3.2.1. Adaptive Feature Fusion Module

AFFM can be divided into two steps. First, we use the adaptive averaging pool layer to obtain multiple context features at different scales. We set the pooling coefficient as [0.1, 0.5] and adaptively change the target size of the dataset. Then, the spatial attention mechanism generates spatial weight maps for each feature map. The spatial weight map can fuse context features and generate a novel feature map containing context features. The new feature map combines the original high-level feature map. Finally, the combined feature map is fused with other low-level features.

The structure of AFFM is shown in Figure 4. Herein, C5 serves as the input of AFFM, and its size is S. C5 enters the adaptive pooling layer first, and the context features of different scales (β1 × S, β2 × S, β3 × S) can be obtained after its processing. We process each context feature with 1 × 1 convolution to obtain the same 256-dimensional channel. Then, bilinear interpolation was used to upsample the features to obtain S-scale features and perform the subsequent fusion. The concat layer was used to merge the channels of these context features, and the feature maps were successively passed through the following three layers, the 1 × 1 convolution layer, ReLU activation layer, and 3 × 3 convolution layer. At this point, each feature map will generate the corresponding spatial weight map N1. The new feature map N3 is obtained by the Hadmard product operation between N1 and feature map N2 after passing through the concat layer. Finally, the feature map P6 was obtained by the Matrix Sum operation of separated feature map N3 and original feature map P5 of C5. At this point, the multiscale information in the feature map is preserved, and the information loss caused by the reduction of channels is alleviated.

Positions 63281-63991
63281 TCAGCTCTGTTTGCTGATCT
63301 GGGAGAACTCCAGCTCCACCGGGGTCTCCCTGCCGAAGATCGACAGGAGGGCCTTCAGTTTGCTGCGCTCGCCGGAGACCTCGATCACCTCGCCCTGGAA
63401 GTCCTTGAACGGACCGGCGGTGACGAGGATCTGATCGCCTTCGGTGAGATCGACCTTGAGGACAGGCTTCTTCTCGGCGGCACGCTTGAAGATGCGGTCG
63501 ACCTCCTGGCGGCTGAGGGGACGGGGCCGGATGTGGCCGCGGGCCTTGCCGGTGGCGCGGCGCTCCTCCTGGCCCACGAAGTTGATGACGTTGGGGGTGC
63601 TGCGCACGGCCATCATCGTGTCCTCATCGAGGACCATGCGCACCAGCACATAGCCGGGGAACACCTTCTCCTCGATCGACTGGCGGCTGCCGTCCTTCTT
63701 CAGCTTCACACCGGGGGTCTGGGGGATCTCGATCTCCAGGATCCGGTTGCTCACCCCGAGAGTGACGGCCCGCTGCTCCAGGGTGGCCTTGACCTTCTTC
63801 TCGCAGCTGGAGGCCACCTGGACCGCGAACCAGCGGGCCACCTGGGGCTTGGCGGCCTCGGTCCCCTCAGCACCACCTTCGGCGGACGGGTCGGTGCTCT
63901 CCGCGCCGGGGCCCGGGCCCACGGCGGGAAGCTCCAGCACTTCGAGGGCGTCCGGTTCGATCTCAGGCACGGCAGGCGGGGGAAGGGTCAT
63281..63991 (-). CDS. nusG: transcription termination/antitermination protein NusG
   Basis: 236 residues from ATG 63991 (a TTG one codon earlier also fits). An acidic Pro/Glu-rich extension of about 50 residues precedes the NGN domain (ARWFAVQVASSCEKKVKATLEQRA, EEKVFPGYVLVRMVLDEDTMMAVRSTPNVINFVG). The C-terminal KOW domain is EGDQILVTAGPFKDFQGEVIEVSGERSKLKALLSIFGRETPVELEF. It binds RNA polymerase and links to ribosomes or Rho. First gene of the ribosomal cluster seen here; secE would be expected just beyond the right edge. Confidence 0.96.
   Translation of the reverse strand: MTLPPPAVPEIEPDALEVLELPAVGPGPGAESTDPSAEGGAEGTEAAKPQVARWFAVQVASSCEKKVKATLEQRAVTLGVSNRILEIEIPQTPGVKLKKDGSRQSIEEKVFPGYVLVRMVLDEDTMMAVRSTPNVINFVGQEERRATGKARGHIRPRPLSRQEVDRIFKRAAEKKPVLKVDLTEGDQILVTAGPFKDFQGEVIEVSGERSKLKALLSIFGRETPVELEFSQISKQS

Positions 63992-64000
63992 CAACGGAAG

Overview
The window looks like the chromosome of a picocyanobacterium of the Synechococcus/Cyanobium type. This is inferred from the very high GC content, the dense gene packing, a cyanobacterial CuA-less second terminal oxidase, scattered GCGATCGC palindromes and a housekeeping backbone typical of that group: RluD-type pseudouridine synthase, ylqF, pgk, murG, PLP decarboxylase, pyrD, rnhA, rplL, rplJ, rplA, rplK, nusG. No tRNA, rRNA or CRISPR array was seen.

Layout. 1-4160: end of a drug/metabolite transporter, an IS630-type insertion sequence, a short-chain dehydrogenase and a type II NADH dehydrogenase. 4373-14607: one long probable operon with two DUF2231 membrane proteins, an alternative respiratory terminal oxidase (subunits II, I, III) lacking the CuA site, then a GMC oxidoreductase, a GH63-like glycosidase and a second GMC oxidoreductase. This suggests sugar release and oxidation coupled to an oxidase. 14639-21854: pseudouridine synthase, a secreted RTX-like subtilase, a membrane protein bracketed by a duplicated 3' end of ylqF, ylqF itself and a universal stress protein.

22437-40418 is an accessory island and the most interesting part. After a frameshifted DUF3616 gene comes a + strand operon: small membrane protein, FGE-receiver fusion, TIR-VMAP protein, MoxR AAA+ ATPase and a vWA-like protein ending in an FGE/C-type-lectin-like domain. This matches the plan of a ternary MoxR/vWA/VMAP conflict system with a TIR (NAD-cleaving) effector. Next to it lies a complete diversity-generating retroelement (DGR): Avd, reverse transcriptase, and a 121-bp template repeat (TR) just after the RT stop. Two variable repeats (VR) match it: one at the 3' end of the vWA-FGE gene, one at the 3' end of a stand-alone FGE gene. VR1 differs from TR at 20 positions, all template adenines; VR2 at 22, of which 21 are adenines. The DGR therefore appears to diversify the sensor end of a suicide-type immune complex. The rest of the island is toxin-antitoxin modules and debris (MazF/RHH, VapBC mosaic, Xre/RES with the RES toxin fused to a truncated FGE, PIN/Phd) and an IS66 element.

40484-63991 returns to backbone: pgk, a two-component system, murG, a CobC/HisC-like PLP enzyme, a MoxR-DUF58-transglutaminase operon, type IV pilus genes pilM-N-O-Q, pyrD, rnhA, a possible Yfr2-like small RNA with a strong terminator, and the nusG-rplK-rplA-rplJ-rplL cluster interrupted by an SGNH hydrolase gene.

3.2.2. Multiscale Feature Transfer Mechanism

In traditional FPN, the feature map is obtained by upsampling high-level features and mutual fusion of low-level features, while the path aggregation network further improves the effect of feature fusion by bidirectional feature propagation. To further optimize the integration between the deep and shallow features and transmission strategy, reduce the redundant structure, and improve the model accuracy and robustness, especially for complex environment features, we proposed a novel feature transfer mechanism, i.e., an MFTM. The feature transfer proposed by us is different from the traditional layer-by-layer transfer. This transfer mechanism enables shallow and deep features to be effectively shared and fused. At this time, shallow features are no longer differentiated only for simple objects, and deep features are no longer differentiated only for complex objects. Compared with the traditional feature transfer mechanism, our method enhances the features at all levels from space to semantics more effectively and provides more comprehensive multidimensional information after the fusion of deep and shallow features. This mechanism learns and perceives the rich details and location information of the target by transmitting and sharing different scales of the receptive field content, thereby obtaining clearer and more accurate features.